Jeannie and her husband arrived in San Diego in 1977 already in the midst of an incredible music career. Although they had recorded numerous tracks with other artists, it wasn't until their arrival here that their music made it to major-label status, which in the process gave San Diego's jazz scene a major shot in the arm. A master of Kansas City-styled jazz blues, Jimmy was born June 18, 1924, and studied at the New York Conservatory of Modern Music. Jeannie, on the other hand, was born on August 14, 1927, in Akron, Ohio. By the age of five she was already immersed in music, thanks to her family, taking piano lessons and eventually accompanying her mother in the choir. "I loved classical music," she remembered. "But then my mother let me go to a party and I heard the album After Hours by Avery Parrish." Jeannie fell in love with jazz as a teenager and it wasn't long before word of her keyboard prowess reached the world of touring musicians. She toured with Cab Calloway and by the end of the 1950s had accompanied everyone from T-Bone Walker, Dinah Washington, and Dakota Staton to Jimmy Witherspoon, Bo Diddley, and Johnny Ray.
In 1956, when Jeannie was in Buffalo, New York for a jam session and Jimmy had come to town to visit his mother, the two musicians met. Romance quickly ensued, and the pair married in 1959. They eventually settled in the New York area where Jimmy was employed during the 1960s as music director for Chico Hamilton's group. In 1964 Jeannie recorded her first album, Academy Awards in Jazz, with fellow pianist Roberta Como. "We did 'Over the Rainbow' in three keys," she laughed, joking that trying to stay in tune was the thing she remembers most about that experience.
The couple continued to perform and record with many big names, including Ornette Coleman and Count Basie. Jimmy even had a short stint with the Duke Ellington Orchestra in 1972. Throughout the 1970s he taught at Bennington College in Vermont, then at the University of Wisconsin in Madison.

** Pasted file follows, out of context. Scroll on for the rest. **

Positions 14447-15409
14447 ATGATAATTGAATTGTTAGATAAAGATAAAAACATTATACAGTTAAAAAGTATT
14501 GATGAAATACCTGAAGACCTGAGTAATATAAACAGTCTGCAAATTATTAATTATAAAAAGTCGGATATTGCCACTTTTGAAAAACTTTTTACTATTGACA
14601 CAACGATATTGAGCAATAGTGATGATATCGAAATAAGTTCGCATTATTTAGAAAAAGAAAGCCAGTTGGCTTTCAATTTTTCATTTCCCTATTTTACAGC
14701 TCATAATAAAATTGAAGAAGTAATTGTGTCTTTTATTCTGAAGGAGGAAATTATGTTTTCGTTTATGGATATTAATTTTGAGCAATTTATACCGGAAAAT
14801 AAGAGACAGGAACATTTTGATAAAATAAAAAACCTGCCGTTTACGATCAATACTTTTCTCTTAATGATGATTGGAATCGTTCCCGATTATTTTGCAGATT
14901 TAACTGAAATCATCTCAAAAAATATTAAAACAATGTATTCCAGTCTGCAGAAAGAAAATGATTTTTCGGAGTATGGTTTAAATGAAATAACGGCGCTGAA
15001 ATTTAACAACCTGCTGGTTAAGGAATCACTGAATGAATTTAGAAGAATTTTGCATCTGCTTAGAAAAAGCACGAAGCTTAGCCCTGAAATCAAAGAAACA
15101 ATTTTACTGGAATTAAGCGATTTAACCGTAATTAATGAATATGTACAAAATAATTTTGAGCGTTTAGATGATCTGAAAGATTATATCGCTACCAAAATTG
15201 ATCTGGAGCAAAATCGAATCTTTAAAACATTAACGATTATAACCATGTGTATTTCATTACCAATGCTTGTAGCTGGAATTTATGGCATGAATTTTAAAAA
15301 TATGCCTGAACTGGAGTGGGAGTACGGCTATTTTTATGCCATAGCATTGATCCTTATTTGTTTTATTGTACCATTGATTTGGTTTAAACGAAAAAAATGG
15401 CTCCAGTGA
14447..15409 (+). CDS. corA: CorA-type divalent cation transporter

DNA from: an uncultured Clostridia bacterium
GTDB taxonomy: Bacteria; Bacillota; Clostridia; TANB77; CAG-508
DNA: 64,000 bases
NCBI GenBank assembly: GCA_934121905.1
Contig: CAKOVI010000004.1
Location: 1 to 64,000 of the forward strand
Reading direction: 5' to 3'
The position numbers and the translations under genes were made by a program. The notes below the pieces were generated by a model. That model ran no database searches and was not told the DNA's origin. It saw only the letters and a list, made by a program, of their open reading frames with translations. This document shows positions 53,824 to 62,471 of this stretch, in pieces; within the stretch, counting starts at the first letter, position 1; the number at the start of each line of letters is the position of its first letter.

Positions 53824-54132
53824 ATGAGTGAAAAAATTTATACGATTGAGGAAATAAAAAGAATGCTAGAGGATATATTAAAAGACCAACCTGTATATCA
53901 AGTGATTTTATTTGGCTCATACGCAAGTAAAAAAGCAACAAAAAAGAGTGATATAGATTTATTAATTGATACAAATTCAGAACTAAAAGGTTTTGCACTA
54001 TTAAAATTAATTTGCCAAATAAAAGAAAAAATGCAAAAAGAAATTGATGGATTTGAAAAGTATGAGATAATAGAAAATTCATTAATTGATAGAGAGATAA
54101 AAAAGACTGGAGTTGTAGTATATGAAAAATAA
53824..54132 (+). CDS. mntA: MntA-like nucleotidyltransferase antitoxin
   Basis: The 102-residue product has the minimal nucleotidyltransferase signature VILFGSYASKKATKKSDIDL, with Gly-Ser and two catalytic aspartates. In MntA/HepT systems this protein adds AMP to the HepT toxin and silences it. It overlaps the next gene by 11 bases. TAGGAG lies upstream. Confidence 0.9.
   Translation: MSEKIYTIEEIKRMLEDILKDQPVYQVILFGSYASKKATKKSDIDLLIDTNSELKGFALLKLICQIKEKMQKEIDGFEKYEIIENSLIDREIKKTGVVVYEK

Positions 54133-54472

The Cheathams relocated to San Diego in 1978 and settled in La Jolla, where Jimmy taught in the jazz studies program at UCSD. The couple dove into the local music community right away and quickly became a crucial element of the local jazz set. From 1978 through 1984, they ran weekly jam sessions at both the Sheraton and Bahia hotels, stopping only when a resurgence of interest in the couple's music began to gain international recognition.
In 1983, Jeannie was featured in a documentary called Three Generations of Blues alongside legendary blues singers Sippie Wallace and Big Mama Thornton. The duo toured extensively with their own Sweet Baby Blues Band, earning the prestigious Grand Prix du Disque de Jazz award in 1985 for their debut album. The Cheathams never seemed to slow down. The band performed on NBC-TV's Tonight Show in 1988.
In 1993 Jimmy became Professor Emeritus at UCSD upon his retirement, although he was quickly back at the campus, this time as director of the jazz ensemble. He finally retired in 2005 at the age of 81, having mentored and taught generations of aspiring musicians.
In 2006, Jeannie's autobiography, Meet Me with Your Black Drawers On: My Life in Music, was published by the University of Texas Press and included a six-song EP. Painting a vivid picture of a long and storied career in music, the book is essential reading. "I didn't sit down to write an autobiography," she said. "Originally, I started to write an article on Big Mama Thornton. Hers was such a lovely story that needed to be told. And that's when someone told me I should get my own story down. It took a while to do it because I wrote it while on the road."
-- Written by Bart Mendoza for San Diego Troubadour, used with permission